Some important tips for keeping your mouth healthy

Your mouth needs daily maintenance to stay healthy and keep dental diseases at bay. Making good choices for your teeth will have a positive effect on your general health and wellbeing too, and studies have shown that mouth health is linked with overall health.1 Poor oral health has recently been associated with various diseases elsewhere in the body such as cardiovascular disease,so it’s more important than ever to prioritise a healthy mouth. Brushing your teeth is the obvious place to start - but check out our other tips to ensure your mouth is as healthy as it can be.


Brush right


It’s nothing you haven’t heard before - but brushing your teeth twice a day is important. If you don’t do this, your teeth will quickly become coated with a sticky layer of plaque. This is a build-up of bacteria which comes from the food you eat as well as bacteria and mucus which is found naturally inside the mouth. Not brushing your teeth and gums effectively causes gum disease, which is a very common condition characterised by soreness, inflammation and bleeding gums. If left untreated, this can lead to periodontitis, a more severe form of gum disease.3

Brush your teeth for two minutes in the morning, and two minutes before you go to bed each night. Make sure you cover every surface of each tooth with your brush, not just the front of your teeth. Use a clean toothbrush no more than six months old. The NHS recommends “a toothbrush with a small head and a compact, angled arrangement of long and short round-end bristles is fine. Medium or soft bristles are best for most people."4 

Flossing is a very effective way to remove food particles which get trapped between your teeth after eating and can be left behind even after brushing. Try to make flossing a part of your daily routine. It might seem like a chore at first, but you’ll soon get used to it. It can be very satisfying to know that you’ve removed hard-to-reach food particles which would have otherwise been lurking in your mouth all day attracting harmful bacteria!

Use a toothpaste with fluoride, and don’t rinse your mouth with water or mouthwash immediately after brushing as this can wash away the remnants of fluoride which protects your teeth and strengthens enamel. Use mouth wash after meals instead.


Eat the right foods


As well as being bad for your overall health, sugar is your teeth’s worst enemy. Bacteria in your mouth uses sugar to produce acid, which is very harmful to teeth’s protective enamel, which is the hard, shiny coating which keeps your teeth strong. Eating and drinking too many sugary things causes an over-production of acid in your mouth, which attacks your enamel and dissolves it, leaving cavities and the high risk of bacterial infection on your teeth. This process is known as dental erosion.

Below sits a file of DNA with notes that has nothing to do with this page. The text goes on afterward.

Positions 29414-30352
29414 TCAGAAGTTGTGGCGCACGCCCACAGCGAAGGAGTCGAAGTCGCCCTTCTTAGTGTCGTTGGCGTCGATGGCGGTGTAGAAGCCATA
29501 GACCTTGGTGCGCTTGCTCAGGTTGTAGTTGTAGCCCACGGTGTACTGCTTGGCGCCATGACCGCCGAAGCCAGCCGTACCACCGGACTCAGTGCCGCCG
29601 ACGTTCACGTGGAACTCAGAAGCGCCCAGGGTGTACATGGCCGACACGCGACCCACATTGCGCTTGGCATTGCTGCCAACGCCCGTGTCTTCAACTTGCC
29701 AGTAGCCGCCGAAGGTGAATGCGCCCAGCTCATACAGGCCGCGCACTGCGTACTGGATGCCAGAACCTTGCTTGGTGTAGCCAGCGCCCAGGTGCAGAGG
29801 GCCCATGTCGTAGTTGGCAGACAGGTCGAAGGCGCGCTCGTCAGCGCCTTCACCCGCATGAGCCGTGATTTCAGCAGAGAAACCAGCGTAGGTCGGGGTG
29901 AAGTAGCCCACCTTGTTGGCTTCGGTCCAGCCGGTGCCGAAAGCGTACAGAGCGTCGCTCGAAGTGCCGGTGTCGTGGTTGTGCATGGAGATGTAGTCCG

Stay away from all sweets, sugary breakfast cereals, biscuits and milk chocolate. It’s not just obvious sugars which can corrode tooth enamel, either. Starchy foods such as white bread, crisps and savoury crackers will feed the bacteria in your mouth just as quickly as sugar, so watch out for these too. Fruit juice, fizzy drinks and alcohol are to be avoided where possible, as these contain simple sugars which will cause an overgrowth of bacteria and wash over all of your teeth’s surfaces.5 Too many dried fruits are also problematic if you’re looking out for your dental health, which as well as being sugary are also sticky, meaning they can stick bacteria on the surface of your teeth.

Instead, eat a diet full of fibrous fruits and vegetables, wholegrain rice and breads, and choose teas and water to drink. Staying hydrated is key, as saliva in the mouth washes away excess bacteria which is then swallowed and eliminated by the body as a waste product. Drink plenty of water, as well as herbal teas which can help reduce bad bacteria in the mouth.

Foods that are alkaline can help you cancel out the effects of acid on your tooth enamel.6 Dairy products such as cheese and yoghurt are alkaline, and they give you a dose of calcium and phosphate which are needed for building strong teeth, so a cube of cheese and a handful of almonds is a far better choice for your teeth (and overall health) than a cereal bar or bag of starchy crisps.

Advice is for information only and should not replace medical care. Please check with your GP before trying any remedies.

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 Sources

  1. https://www.nhs.uk/live-well/healthy-body/health-risks-of-gum-disease/.
  2. https://www.dhsv.org.au/__data/assets/pdf_file/0013/2515/links-between-oral-health-and-general-health-the-case-for-action.pdf.
  3. https://www.nhs.uk/conditions/gum-disease/.
  4. https://www.nhs.uk/live-well/healthy-body/how-to-keep-your-teeth-clean/.
  5. https://www.nhs.uk/chq/Pages/which-foods-and-drinks-containing sugar-cause-tooth-decay.aspx?CategoryID=51&SubCategoryID=167.
  6. https://www.dentalhealth.org/diet-and-my-teeth.

Dental CareDental HealthGum HealthNutrition